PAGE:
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Muscle Fiber Types



Muscles are made-up of many different types of fibers. However, these various types of fibers are typically classified into two broad categories:

Type I (slow-twitch)
Type II (fast-twitch)

We most often refer to “slow-twitch muscles” and “fast-twitch muscles,” but in reality the differing characteristics of muscle fibers aren’t determined by their structure, but rather by the nerves that control the muscle fibers.

If a “fast-twitch” nerve connects to a muscle fiber then it will act as a fast-twitch fiber. Likewise, “slow-twitch” nerves cause muscle fibers to act at slow-twitch muscle fibers. Studies have demonstrated that by simply switching the input, the muscle fibers will take on different characteristics.

Because of this, it is more appropriate to talk about slow-twitch and fast-twitch motor neurons. A motor neuron is made-up of the nerve and all the muscle fibers it connects to.

Type I motor neurons are characterized by a small number of muscle fibers, which makes them ideally suited for activities which require small amounts of force. The muscle fibers of a Type I motor neuron are characterized by a large amount of mitochondria, myoglobin, and aerobic enzymes. All of these characteristics make Type I fibers excellent for endurance.

Type II motor neurons are characterized by a large number of muscle fibers and a considerable myelin sheath along the nerve, which allows for the electrical impulse to be transmitted quickly. The muscle fibers are characterized by lower levels of mitochondia, myoglobin, and aerobic enzymes than Type I fibers. These characteristics make them better-suited to short-duration activities which require force to be developed quickly.

During most activities motor neurons are recruited according to the size principle which says that smaller motor neurons are recruited before larger ones. This means that slow-twitch motor neurons are recruited first and fast-twitch motor neurons are recruited last. This structure makes intuitive sense, as producing too much force could be very detrimental to your health (e.g. stabbing yourself in the mouth with your fork while eating).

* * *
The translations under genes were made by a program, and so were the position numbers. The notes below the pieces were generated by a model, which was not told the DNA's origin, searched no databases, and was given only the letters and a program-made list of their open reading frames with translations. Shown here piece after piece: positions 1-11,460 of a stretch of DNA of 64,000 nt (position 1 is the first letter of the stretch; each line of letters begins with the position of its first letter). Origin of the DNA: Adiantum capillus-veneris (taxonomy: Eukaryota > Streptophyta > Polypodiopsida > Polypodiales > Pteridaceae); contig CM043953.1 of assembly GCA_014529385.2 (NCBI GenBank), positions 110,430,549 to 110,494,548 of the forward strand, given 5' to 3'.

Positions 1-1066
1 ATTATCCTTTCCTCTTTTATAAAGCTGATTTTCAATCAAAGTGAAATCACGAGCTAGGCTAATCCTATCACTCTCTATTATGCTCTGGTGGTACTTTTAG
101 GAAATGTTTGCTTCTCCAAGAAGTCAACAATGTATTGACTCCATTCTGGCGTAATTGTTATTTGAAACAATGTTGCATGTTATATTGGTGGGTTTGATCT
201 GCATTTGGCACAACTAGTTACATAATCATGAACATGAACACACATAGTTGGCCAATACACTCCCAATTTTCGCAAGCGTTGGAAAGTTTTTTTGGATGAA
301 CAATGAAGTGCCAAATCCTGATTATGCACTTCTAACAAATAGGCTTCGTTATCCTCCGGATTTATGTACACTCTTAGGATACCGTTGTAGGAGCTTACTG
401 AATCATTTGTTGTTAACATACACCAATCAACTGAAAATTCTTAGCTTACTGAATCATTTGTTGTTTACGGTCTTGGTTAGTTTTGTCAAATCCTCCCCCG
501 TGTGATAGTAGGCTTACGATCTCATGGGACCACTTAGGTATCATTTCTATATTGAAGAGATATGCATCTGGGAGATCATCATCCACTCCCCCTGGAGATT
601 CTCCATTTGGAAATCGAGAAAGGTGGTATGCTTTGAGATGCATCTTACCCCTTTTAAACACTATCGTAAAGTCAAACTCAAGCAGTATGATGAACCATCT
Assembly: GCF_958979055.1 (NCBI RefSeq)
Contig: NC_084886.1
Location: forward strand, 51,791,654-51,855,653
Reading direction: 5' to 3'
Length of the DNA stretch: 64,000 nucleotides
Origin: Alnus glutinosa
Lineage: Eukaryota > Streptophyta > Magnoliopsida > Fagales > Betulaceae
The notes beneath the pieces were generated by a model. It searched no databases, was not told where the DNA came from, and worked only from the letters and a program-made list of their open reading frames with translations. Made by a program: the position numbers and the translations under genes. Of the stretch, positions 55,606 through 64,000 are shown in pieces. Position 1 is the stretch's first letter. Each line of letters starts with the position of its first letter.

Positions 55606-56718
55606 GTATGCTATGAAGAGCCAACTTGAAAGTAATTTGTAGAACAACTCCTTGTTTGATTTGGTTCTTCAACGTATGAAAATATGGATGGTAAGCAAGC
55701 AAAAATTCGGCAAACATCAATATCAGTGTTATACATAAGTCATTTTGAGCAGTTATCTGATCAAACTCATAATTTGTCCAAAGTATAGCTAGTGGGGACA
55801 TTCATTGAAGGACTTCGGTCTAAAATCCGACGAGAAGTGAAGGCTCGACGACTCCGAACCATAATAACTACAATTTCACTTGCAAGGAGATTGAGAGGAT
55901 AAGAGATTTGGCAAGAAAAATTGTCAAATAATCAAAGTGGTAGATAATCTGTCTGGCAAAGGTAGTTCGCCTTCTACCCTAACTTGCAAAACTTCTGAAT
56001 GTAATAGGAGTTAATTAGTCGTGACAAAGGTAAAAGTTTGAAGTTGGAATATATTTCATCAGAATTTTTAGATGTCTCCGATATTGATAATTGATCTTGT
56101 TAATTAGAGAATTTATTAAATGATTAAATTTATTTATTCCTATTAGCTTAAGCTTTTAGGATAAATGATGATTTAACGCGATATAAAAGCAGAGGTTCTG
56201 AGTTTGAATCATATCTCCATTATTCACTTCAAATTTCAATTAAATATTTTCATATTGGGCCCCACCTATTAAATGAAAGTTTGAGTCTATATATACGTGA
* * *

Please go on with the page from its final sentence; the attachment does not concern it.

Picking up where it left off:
In fact, fast-twitch motor neurons are often difficult to recruit at all under normal circumstances due to protective mechanisms in our nervous system. But under extreme circumstances these protective mechanisms are shut-off, allowing for incredible displays of strength. This is the science behind the seemingly frail mother lifting a car off of her trapped child. When these protective mechanisms are turned-off we finally have access to the full potential of our muscles.

For those who want to build fast muscle however, the size principle is not so beneficial. The fast-twitch fibers have the greatest potential for strength and muscle growth, but since it is difficult to recruit these fibers it can be difficult to make them grow.

Differences in the ratio of Type I to Type II fibers are often cited as one of the genetic reasons why some people seem to be predisposed to have high levels of strength and muscle mass. While this ratio likely plays a role, it is also likely that these people have their protective mechanisms set at a lower level, which allows them to a recruit a higher percentage of Type II fibers.

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